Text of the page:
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If I had to describe the production of Urinetown at the Jungle Theater in a single word, it would be “exuberance.” John Command directs an energetic and talented group of singers and dancers to tell the tale of a world where water is scarce and the ability to relieve oneself is limited by the size of one’s pocketbook. Micturition seems like an unlikely topic for a rousing musical, but this show radiates exuberance and provides for a very entertaining evening.
Mark Hollmann wrote the music and lyrics, with Greg Kotis providing the book and lyrics. Kotis developed the idea for the show when he encountered pay-per-use toilets in Europe. The show originally opened as part of the New York Fringe Festival. It opened on Broadway in 2001 and ran for three years, winning three Tony Awards. The absurd premise is used to ridicule corporate greed, populism, government corruption, and revolutionary fervor.
But the show also parodies the musical theater genre. At the beginning, we learn from the corrupt police officer's exposition with the character “Little Sally” that this is a musical that doesn’t have a happy ending—but so much goes on between the beginning and the end, that once the audience learns that all the heroes are dead or will soon be dead, all that is necessary is a rousing cast song to close the show. The show effectively uses the Bertolt Brecht technique of distancing, whereby we see the flaws of even the most sympathetic characters, tempering our emotional involvement. The only exception would be Little Sally, whose sweet nature and metaphysical explanations are a constant delight to the audience.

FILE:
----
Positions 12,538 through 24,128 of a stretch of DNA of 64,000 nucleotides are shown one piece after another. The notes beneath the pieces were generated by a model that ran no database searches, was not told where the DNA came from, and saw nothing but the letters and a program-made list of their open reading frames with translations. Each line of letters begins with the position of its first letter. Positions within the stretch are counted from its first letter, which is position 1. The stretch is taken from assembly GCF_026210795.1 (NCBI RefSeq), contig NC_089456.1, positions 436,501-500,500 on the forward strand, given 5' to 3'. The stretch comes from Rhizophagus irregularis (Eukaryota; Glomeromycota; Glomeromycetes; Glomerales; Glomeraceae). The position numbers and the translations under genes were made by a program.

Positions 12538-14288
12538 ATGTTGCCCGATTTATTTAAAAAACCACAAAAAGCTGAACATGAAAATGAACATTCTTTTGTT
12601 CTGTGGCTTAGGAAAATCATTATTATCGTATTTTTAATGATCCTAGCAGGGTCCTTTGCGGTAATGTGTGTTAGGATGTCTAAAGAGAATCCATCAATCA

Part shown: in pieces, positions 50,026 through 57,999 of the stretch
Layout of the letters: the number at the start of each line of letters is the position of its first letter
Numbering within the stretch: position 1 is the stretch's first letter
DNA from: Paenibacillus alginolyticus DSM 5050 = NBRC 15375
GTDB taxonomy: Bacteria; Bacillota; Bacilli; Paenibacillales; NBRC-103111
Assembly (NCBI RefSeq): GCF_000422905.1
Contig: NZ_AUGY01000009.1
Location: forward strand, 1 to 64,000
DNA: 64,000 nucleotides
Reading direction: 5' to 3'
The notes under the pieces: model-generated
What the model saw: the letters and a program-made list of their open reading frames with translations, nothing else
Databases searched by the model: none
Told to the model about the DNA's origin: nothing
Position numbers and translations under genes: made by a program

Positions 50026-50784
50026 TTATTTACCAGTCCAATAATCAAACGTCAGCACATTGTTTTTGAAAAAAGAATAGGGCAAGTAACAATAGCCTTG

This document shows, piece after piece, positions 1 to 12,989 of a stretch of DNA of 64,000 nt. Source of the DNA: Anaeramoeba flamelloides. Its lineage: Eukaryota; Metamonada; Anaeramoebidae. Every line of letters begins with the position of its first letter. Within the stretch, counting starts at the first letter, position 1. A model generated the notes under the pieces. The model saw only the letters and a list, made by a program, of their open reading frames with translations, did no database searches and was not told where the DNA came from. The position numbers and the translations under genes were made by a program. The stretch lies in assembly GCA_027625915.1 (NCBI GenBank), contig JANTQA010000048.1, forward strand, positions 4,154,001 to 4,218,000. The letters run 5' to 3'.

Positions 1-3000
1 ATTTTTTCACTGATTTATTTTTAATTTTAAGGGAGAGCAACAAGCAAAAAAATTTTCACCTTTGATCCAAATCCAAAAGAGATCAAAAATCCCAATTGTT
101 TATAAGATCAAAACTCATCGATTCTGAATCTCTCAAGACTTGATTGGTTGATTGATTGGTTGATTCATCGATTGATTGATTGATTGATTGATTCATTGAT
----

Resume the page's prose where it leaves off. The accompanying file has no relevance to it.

The central hero in the story is Assistant Urinal Custodian Bobby Strong, who collects the fees the poor must pay each morning and evening to use the urinals. If people attempt to relieve themselves without paying, such as behind a bush, they are arrested and sent to Urinetown. Urinetown is a mystery: is it an actual place, or is it a euphemism for death? Everyone in power is corrupt, from Penelope Pennywise (who is in charge of the local urinal) to the police to the politicians—all the way up to Caldwell B. Cladwell, the president and owner of Urine Good Company (UGC), which has a monopoly on all urinals. Caldwell’s greed has no limits. He even seeks to impose another rate hike for the right to pee. On stage huddles the poor, scrapping and begging each day to raise enough money to relieve themselves.
One day Bobby’s father violates the law and pees without paying. After his father is “sent to Urinetown,” Bobby meets and falls in love with Hope, who turns out to be Cladwell’s daughter. The following day, racked by guilt over his father’s death, Bobby leads a revolt at the urinal and lets everyone pee for free. Police are called, and Bobby and the poor rebels take Hope prisoner and flee underground. Needless to say the ending is not happy, but we get some rousing musical numbers, such as “Run Freedom Run” and “I see a River,” along the way.
There are numerous strong performances in the production. My favorite is that of Elisa Pluhar, who plays Little Sally with a strong singing voice and little-girl speech. Bradley Greenwald, as Officer Lockstock, stays in delightful character as the narrator of the show while he also does the dirty work for the powers-that-be. Patrick Murphy plays the earnest, if not all that bright, Bobby. Murphy’s enthusiastic singing ignites the rousing gospel numbers. Tiffany Seymour as Hope spends much of the production gagged on stage, but she gets to shine when she finally takes charge of the revolution. Kersten Rodau’s instantly captures the audience attention in her portrayal of the greedy urinal manager who becomes mush when she sees learns that Hope, the daughter she and Cladwell had together years earlier, is in peril and rescues her from certain death. But this is clearly an ensemble effort and the 20plus people on the stage keep things moving at a quick and—yes—exuberant manner throughout the show.